I’ve been thinking a lot about the health consequences of running and it’s important to remember that it’s not equally bad to anything else. I’m going to write another dedicated post about it but there’s a nihilist dismissiveness that everyone suddenly gets when you talk about cancer. Oh everything gives you cancer is the common refrain. Because as evidence mounts and more and more seemingly fun things get seemingly taken away people just throw their hands up. But health isn’t about being perfect, it’s about being better. Yes, smoking and bacon will both increase your likely of getting cancer, but not equally. Yes, running and not running are both bad for you in excess amounts in long term studies, but not equally.

This is where I’m going to break the review in half so I don’t go down the bubble-living argument rabbit hole… see you tomorrow, unless too much awesome running kills me.

Weight-loss Grants Are Dumb And Such A Good Idea

Because no one but worker bees listens to the radio anymore you might not have heard the ads for Weight-Loss Grants but they’re close to what they sound like. It’s actually a company that will rebate you some money for losing weight on any program you want and some more money if you lose that weight with one of their approved companies.

So yeah they’re meh.

I like the idea though. The money and time cost of being sick later because of being overweight will always be more than the investment of getting and staying healthy. From a government or a companies point of view it’s better to invest a thousand dollars while you’re living than ten thousand dollars when you’re dying.

From a private company point of view maybe something like a Marathon Bonus and for the government a Marathon Tax Credit to reward and incentivize a running population.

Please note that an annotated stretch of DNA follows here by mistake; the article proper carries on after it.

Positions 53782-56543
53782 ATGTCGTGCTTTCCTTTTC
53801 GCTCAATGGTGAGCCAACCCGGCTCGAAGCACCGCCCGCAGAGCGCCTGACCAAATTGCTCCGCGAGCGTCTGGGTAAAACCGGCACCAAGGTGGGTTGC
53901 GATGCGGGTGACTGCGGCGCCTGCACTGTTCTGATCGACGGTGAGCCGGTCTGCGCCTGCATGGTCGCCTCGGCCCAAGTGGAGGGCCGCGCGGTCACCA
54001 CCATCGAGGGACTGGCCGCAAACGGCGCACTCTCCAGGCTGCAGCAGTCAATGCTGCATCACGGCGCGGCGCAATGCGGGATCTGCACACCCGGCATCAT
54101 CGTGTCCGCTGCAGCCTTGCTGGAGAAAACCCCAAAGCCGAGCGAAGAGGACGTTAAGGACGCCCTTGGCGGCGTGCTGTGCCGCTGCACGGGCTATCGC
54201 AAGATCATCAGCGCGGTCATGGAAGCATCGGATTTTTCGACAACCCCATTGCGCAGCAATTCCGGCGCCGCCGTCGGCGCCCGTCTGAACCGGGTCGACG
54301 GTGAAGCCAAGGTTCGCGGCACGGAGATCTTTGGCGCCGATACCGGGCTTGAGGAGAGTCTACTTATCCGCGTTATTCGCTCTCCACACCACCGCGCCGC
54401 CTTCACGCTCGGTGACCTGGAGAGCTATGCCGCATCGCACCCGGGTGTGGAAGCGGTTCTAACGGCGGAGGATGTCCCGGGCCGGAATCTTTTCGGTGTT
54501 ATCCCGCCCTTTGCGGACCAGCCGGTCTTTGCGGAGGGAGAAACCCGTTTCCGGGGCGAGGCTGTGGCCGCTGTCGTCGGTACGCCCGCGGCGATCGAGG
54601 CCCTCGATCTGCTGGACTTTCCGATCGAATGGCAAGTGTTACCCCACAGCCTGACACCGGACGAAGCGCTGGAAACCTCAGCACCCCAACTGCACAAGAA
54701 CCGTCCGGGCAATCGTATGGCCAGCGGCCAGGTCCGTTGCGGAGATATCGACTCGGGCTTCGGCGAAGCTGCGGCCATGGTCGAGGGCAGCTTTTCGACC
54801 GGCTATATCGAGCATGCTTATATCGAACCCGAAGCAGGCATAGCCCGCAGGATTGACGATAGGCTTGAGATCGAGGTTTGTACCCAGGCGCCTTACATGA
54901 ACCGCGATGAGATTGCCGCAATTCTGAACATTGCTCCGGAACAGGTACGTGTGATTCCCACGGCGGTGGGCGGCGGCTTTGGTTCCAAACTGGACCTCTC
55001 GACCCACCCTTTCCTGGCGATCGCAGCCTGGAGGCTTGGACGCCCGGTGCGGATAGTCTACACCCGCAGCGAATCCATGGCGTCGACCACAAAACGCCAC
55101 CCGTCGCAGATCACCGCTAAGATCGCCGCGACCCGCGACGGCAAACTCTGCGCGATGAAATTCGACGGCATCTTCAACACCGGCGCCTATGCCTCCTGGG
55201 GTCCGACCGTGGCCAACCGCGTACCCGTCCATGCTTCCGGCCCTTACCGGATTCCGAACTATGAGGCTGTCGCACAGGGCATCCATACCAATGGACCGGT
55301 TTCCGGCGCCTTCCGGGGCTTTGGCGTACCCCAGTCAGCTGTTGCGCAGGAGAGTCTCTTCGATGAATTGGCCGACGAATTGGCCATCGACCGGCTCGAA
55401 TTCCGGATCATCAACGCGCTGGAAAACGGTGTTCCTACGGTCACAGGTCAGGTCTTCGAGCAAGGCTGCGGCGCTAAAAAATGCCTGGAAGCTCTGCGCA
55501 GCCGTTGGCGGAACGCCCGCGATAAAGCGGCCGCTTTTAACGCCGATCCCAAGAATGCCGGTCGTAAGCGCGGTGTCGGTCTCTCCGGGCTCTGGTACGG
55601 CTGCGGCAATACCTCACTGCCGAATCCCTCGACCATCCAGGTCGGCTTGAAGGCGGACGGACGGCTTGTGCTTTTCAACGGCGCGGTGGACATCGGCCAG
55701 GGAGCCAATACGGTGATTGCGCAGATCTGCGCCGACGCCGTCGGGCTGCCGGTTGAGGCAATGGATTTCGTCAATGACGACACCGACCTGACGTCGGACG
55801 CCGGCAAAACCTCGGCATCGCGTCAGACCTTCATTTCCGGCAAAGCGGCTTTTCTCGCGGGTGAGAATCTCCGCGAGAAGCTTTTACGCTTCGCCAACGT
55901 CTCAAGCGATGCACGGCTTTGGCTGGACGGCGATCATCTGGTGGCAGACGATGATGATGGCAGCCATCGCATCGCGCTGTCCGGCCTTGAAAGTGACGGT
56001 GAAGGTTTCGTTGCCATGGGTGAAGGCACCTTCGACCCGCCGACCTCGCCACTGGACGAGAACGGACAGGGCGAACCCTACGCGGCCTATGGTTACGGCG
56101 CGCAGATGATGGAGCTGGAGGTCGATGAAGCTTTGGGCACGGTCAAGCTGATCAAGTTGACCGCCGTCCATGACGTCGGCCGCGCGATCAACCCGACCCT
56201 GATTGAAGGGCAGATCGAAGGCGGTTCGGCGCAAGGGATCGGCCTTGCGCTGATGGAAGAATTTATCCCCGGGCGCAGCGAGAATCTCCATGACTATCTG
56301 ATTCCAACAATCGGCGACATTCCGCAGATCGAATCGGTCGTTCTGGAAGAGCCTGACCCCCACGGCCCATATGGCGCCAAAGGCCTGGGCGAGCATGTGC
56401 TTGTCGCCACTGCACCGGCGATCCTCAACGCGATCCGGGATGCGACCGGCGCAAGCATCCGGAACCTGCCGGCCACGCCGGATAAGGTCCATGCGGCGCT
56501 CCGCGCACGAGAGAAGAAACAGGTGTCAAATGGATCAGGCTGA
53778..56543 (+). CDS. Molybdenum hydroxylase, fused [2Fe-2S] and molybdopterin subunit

The company I work for will subsidize the cost of a gym membership 100% for some level of employees but that just makes it a take-it-or-leave-it thing, what if they also had a No-Sick-Days bonus or a Can-Dead-Lift-The-Most-In-The-Office incentive to make people want to go to the gym?

I’m trying to think of a way to incentivize good eating but it’s all analogous to drug testing and that’s a slippery slope I don’t want to come down on.

Where I work there’s a struggle to keep people sober before big days but there’s no effort to get them to not eat crap everyday that makes them sick. In fact trying to be healthy at my workplace is a hard swim upstream (so kudos to all my peeps bringing their own lunches and stuff).

At the end of the day I don’t think most people know what it feels like to live clean, even slightly. They think of fitness in terms of wanting to be thin and sexy but it being too much work and that’s that. When really being thin and sexy is one of the last of a million benefits you’ll notice with a few minor changes and some time. People think they feel as good as they’re going to because they’re always acquiescing to their cravings. But some incentives could get them on the slippery slope, get the dopamine flowing in the right direction, and we’d all be better off even if economics was all you cared about.

The Day After Fasting Again

Progress.

The key to avoiding crashy, mental and physical fatigue the day after a fast is to fast longer.

When I fasted for 24 hours, ate, and went to bed full I felt like crap the next day. When I fasted for 36 hours, going to bed still fasting, I felt perky and rejuvenated the next day.

The next thing to watch out for, and everyone online has talked about this too, is eating too much and too permissively the day after.

Your sense of smell and your cravings for everything are unnaturally the day after fasting and it’s kind of fun, you feel like celebrating. I was doing great, eating paleo and slightly more than normal until there was pizza in the staff room left over from catering. I had one and then just started wolfing.

My tummy… did not like. But I burped enough and felt better. The real trouble was after I had a jugo juice and came home and had a protein shake. Then my stomach went full rebellion.

But it also passed and I had some dinner and went to bed.

I’m going to try moving my fast day throughout the week. I love getting everything done on Monday in order to have a strong week but fasting seems to throw off the building blocks, like it’s Wednesday now and I feel like everything is settled and normal and the week can start.

Friday might be a good day, everything’s easier when you can see the end and it’ll cut down on weekend indulgences. And I really don’t think any mid-week day is ideal but I’ll give it a shot just for something to do.